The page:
1 Mar 2010
Despite the growing focus on food and consumer product safety, the last decade has seen a number of disastrous product recalls in the fast moving consumer products industry that have had worldwide implications. Manufacturers, distributors and retailers of FMCG have been thrust into the media spotlight like never before. In fact, companies that consumers once trusted are now facing increased scrutiny and reduced market share.
As developed nations grow more socially conscious, ethical sourcing of products has also become a higher consumer priority. The total carbon footprint of production – not just of transport – is now a common consumer concern. Furthermore, growing worldwide demand for food and other consumer products, especially from emerging economies, is causing tremendous strain on manufacturers, sometimes leading to quality control oversights that only further compound the problem.
What’s more, the exponential growth of social media has added a new dimension to this challenge. Social media makes the voice of the consumer more accessible and immediate than ever before. As a result, manufacturers and suppliers must be both fast and effective if they are to have any hope of limiting adverse consumer confidence on the brand and the resulting financial damage. As a result, retailers, brand managers and legislators are turning up the heat on the FMCG supply chain. Existing legislation and retailer mandates are now being enforced much more rigorously. Also, new EU regulations will soon require improved traceability, more information on product labels, increased ethical sourcing and greater process efficiency.
Suppliers of consumer goods are already aware of the current challenges and future threats, but vary significantly in their readiness to meet them. However, one thing is clear: This is no longer a lower-level departmental problem. This is a boardroom issue affecting growth, profitability and even business survival. To address this complex challenge, leading FMCG companies have adopted enterprise software to automate and integrate traceability across the multiple steps in their supply chain. Just as accounting systems act as financial systems of record, FMCG companies are using enterprise resource planning (ERP) systems integrated with product lot tracing functionality as their operational system of record. These systems provide the transparency and timely access to product and process information needed to succeed in today’s environment.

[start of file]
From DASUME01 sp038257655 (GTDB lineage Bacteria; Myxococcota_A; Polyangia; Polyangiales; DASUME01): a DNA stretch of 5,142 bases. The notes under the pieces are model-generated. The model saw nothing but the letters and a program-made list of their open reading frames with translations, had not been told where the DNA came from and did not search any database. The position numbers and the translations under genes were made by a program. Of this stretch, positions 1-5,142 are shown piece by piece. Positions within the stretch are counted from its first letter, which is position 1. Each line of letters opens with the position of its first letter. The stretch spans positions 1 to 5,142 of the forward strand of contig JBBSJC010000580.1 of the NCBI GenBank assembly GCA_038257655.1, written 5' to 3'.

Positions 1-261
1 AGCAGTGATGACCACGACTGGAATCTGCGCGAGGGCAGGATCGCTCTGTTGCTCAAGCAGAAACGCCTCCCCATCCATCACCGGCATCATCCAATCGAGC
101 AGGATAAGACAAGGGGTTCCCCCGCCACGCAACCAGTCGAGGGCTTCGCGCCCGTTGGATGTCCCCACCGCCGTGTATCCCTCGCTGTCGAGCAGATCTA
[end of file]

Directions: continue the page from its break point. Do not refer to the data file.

An operational system of record with lot tracing capabilities enables the business to trace back to the source of all ingredients and trace forward to the disposition of all food products made and sold. Increased confidence via this level of tracking along with proof of “in control status” for customers, auditors and regulatory inspectors allows FMCG companies to establish a competitive advantage that can add measurable business value and potentially huge cost savings. The Ross Enterprise suite of applications from CDC Software provides comprehensive record keeping and audit trails that are critical for FMCG manufacturers in highly regulated industries such as food, consumer goods, pharmaceutical and chemical processing. The suite’s ‘Trace Express’ lottracing application delivers highly intuitive user interface that dramatically reduces the time to identify, review and process the data related to any particular lot throughout the supply chain.
‘Trace Express’ helps manufacturers comply with the growing list of government-imposed regulations. And it enables FMCG companies to meet the brand-protection measures from their retail and distribution customers. The message is clear: In today’s increasingly challenging business and regulatory environment, FMCG companies must ensure they have the right technology in place to ensure the safety and quality of their products and maintain customer confidence.
To learn more about Ross Enterprise and Trace Express visit http://www.cdcsoftware.com or call +44 (0) 1604 614 122